I’ve heard plenty of jokes that begin “a duck walks into a bar…,” and none have ended with the duck being eaten. So any thirsty mallards reading this take note: Whistling Duck Tavern does feature plenty of fowl on the menu.
But for the most part, Whistling Duck’s thing is Asian-fusion, the fuse being meaty pub fare. So the menu features Korean beef jerky (made from bulgogi), kung pao skirt steak, and wok-fried riblets.
A nice thing about the menu I found is the fusion isn’t exhausting. If you gravitate to the Asian cuisine, you may order a relatively straightforward noodle or shrimp dish. When you’re feeling pub, pick the fish and chips or short-rib sandwich. I don’t know how to categorize the shredded-duck nachos or salt-and-pepper pig’s ear.
The newish gastropub faces University as part of The Hub, the complex of shops built around Ralph’s and Trader Joe’s. Windows wrap around the southwest corner of the small, streamlined bar and restaurant, and I found them wide open on a sunny afternoon. Even better, there seemed to be even more tables arranged on a patio shaded by greenery. This suited me just fine, as my dog had tagged along.
I took a seat and enjoyed the attentive table service, which included a bowl of fresh water for the pooch, while I studied the de rigueur San Diego craft beer taplist — which included a solid line-up of Duck Foot beer, of course.
1040 University Avenue, Hillcrest
(No longer in business.)
The brunch menu was still available, and wanting to try some duck I kept coming back to its crepe-style duck pancake roll. The wording was a bit much, but the description mentioned scallions, so I got to thinking that it would be a take on the savory Szechuan-style rolled-scallion pancake (also called cōngyóubǐng), made with dough rather than batter.
Instead, I should have paid closer attention to the word “crepe.” What came out was a folded mu shu duck, a fairly thick crepe drizzled with a soy glaze with scallions thrown on top. Though not what I’d expected, I still enjoyed the sweet and salty balance, although the saucy hoisin duck stir fry within, including bean sprouts and cabbage, wanted a little more viscosity.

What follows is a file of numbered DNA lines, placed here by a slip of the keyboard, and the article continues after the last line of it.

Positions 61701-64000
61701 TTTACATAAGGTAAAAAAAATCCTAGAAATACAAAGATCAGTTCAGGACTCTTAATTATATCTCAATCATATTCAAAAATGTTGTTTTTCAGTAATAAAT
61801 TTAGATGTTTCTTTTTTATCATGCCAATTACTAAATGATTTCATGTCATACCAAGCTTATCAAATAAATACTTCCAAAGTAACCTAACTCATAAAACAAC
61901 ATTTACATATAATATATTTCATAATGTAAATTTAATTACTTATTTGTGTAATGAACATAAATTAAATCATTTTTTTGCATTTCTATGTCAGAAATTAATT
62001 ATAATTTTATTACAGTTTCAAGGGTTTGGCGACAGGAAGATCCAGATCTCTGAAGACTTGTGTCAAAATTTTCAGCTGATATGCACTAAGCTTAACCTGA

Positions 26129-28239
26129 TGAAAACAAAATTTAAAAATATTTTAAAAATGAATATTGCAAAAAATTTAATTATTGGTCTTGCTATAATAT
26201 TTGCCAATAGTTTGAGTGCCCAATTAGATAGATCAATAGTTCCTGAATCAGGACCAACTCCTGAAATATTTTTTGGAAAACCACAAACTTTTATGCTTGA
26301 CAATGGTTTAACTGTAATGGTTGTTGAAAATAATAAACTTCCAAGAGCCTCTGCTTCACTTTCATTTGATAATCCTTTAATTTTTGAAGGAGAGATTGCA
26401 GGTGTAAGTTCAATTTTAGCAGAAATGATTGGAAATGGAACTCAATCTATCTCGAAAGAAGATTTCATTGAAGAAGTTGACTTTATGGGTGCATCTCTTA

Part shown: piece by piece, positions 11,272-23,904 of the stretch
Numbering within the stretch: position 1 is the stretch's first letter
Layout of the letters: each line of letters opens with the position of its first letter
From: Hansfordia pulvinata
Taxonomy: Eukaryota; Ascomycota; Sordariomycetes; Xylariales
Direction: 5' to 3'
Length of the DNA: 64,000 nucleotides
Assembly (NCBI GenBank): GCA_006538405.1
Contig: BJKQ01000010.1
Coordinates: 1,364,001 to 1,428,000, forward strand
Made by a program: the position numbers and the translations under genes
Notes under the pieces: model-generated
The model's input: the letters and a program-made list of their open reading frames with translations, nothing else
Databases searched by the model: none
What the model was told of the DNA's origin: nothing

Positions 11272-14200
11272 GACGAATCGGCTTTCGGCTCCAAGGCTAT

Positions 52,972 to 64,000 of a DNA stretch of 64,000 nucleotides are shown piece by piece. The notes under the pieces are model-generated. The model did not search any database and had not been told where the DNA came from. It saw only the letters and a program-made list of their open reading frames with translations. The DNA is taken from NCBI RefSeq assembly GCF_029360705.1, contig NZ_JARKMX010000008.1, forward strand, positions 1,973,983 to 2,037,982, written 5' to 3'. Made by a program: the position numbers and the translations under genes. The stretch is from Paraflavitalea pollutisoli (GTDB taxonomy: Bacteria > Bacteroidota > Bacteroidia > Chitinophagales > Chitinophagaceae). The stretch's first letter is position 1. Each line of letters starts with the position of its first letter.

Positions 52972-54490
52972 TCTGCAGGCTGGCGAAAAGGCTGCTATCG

I had a more fun with the bao bun sliders. These steamed bun sandwiches don’t stray too much from what you might find at any number of Asian restaurants, stuffed with meat and julienned, pickled vegetables. However, they’re also offered “chalupa” style. Basically, the steam bun is flash-fried so the inside remains sticky and soft, but the outside becomes a crispy shell.
The buns are sold by the pair, and though options include crispy duck and char siu pork you can only order one filling at a time (unless it’s a Tuesday night special). I opted for pork belly in my two buns, but I did talk them into making one steamed, on the “chalupa.”
The pork belly was perfectly cooked and savory as all get out. I only give a slight edge to the chalupa, if only for the novelty of the fried bun, which further illustrates that subtle fusion can be enough to offer a new experience.